By Rabbi Idit Solomon
18 families are waiting.
Actually many more are waiting. That is just a number of people given a few weeks notice that were able to pull together financial, medical and personal information to apply for financial assistance for fertility treatment. They all need a little help to build their families. Hasidah has heard from hundreds of people seeking help.
People applying for financial assistance desperately want to become parents and are trying to do so while maintaining some semblance of financial responsibility. But the costs are staggering. The average out-of-pocket expenses for a round of IVF are over $24,000. And IVF is like natural human reproduction meaning it doesn’t result in a baby more times that it does. The average out of pocket IVF expenses someone in treatment incurs is over $65,000.
While some people consider what will constitute a romantic enough evening to ring in their family building festivities, others are debating dipping into their retirement savings, or using their credit cards, or using the money saved for a home or a new business. Research has shown on multiple occasions that the number one issue people facing infertility have is the finances.
Applications came from across the country and across religious affiliations. Two applicants are carriers of genetic diseases that are fatal to their children if inherited and a third had a known genetic disease that among other effects, causes early ovarian failure i.e. infertility. The Jewish community does a lot of work to develop awareness about genetic diseases and how to screen for them. The goals of these programs are to help screen for carriers to make sure they can have healthy children. But that only happens if the alumni, meaning those who are found to have these diseases, also have the financial means for the in vitro fertilization (IVF) with pre-implantation genetic diagnostics (PGD) that is needed for them to make sure their children to not inherit these diseases.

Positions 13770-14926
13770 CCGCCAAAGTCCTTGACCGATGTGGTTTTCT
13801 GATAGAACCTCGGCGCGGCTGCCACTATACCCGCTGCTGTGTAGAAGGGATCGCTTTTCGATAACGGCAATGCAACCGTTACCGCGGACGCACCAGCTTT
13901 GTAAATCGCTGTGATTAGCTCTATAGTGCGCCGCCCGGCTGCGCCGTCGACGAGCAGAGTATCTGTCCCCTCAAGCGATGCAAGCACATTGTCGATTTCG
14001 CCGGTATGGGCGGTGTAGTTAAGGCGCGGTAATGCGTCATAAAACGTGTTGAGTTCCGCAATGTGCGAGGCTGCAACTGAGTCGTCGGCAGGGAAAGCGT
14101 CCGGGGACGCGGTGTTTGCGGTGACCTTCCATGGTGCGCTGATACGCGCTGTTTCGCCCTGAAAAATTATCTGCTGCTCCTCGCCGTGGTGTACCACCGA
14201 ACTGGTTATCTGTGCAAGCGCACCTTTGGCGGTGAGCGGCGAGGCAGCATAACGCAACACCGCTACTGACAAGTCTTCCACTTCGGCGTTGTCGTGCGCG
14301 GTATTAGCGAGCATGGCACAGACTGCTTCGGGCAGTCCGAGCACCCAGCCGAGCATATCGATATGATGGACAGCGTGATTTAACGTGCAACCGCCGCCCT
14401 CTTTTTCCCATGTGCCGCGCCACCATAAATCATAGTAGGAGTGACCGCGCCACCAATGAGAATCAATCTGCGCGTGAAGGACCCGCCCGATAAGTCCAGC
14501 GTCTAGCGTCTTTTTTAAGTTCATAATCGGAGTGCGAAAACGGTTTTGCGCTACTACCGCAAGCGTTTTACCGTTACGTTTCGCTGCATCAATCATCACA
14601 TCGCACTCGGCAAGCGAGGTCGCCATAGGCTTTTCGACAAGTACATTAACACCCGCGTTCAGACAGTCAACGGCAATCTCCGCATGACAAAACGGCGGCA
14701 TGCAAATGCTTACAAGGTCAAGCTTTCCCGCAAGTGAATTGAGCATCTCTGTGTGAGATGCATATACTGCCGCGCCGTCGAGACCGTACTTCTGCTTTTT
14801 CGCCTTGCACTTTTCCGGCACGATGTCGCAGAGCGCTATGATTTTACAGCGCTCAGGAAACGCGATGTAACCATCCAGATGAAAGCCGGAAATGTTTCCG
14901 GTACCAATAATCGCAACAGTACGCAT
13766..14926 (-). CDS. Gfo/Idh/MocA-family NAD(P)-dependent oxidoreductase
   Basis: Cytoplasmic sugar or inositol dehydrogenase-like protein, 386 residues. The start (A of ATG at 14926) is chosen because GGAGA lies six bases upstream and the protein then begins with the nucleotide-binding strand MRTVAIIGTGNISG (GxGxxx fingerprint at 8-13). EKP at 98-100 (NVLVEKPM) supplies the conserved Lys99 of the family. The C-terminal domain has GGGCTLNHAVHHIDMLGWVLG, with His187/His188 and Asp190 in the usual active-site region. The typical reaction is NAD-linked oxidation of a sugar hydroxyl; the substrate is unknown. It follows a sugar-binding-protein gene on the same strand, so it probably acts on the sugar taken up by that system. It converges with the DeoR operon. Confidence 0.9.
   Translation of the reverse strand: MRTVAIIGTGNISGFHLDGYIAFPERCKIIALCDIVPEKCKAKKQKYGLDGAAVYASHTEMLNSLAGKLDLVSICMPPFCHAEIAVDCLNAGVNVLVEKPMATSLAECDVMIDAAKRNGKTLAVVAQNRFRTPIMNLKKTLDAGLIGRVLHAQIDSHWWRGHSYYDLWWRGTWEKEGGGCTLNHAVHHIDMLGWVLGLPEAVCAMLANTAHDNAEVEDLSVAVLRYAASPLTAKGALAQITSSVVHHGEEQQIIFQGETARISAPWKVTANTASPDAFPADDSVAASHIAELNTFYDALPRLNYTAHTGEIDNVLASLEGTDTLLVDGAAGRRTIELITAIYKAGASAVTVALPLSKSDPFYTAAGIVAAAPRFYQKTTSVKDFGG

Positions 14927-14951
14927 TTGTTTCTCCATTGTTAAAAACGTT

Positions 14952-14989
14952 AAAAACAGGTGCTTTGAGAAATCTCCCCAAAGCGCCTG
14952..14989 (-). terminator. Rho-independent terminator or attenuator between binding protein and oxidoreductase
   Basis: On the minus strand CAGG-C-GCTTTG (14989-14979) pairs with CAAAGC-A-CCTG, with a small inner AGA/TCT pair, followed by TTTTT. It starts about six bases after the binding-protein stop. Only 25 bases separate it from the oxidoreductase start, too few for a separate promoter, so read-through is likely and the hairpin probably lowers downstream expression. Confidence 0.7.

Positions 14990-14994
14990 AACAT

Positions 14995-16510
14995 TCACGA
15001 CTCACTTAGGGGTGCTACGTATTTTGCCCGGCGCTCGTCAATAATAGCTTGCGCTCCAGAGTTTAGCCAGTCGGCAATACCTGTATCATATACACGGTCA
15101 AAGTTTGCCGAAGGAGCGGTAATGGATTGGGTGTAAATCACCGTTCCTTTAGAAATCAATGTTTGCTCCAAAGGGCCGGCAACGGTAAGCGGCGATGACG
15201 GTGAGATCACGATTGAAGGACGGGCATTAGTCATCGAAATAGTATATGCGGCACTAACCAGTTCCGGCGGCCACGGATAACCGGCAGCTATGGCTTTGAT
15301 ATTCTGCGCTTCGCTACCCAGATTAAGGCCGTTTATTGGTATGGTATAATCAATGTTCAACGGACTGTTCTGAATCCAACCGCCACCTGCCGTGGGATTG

Seven of the applications came from homes with one or more Jewish professionals. These are men and women who have committed themselves to building a Jewish future, for their children and ours. They include rabbis, educators, communal service workers and a cantor. They are making less money than they could had they used their skills in the for-profit world, they do not have any insurance to cover fertility expenses, many have graduate school debt, and they work in a Jewish environment that wonders, “Nu, when are you having kids?” It is time for us to preempt the question and make support available for them to build their families.
On some levels, financial assistance to build Jewish families is an obvious issue to address. The Jewish community’s numbers are shrinking. Jews are getting more and more education and having fewer children. Affiliation among young adults is dropping and numerous programs are funded at extraordinary levels to keep them in the fold. Why? So that they remain Jewish and have Jewish children etc. etc…. Except, some can’t.
Financially speaking, the community provides significant financial aide under the rubric of supporting Jewish families. We like to keep children Jewish. From birth to parenthood – free books, scholarship to pre-schools, day schools and religious schools; incentives for Jewish camps, vouchers for youth group weekends, free trips to Israel – even the honeymoon in Israel now! But when someone needs help with having the children, much more support is needed. Much more.
The surprising reoccurring theme from Hasidah applicants has been the gratitude. Thank you, they say, thank you for the opportunity to apply. They are often isolated and struggling to face this challenge with grace and they get a few moments of respite speaking with someone who understands and who knows that on top of the emotional, physical and spiritual strain, they are filling our applications forms for financial aide to get help.
The Jewish community needs to rise to this challenge. We need to recognize that our efforts for innovation, outreach, supporting Jewish families, applying Jewish wisdom, Birthrights and all the incentives for doing Jewish would be embraced unabashedly, enthusiastically, and gratefully by the many people hoping and praying to have a chance to have a child. We can make this happen.
18 families are waiting.
Rabbi Idit Solomon is the founder and CEO of Hasidah, a Jewish fertility support organization that builds awareness, develops network resources, and provides financial assistance for IVF.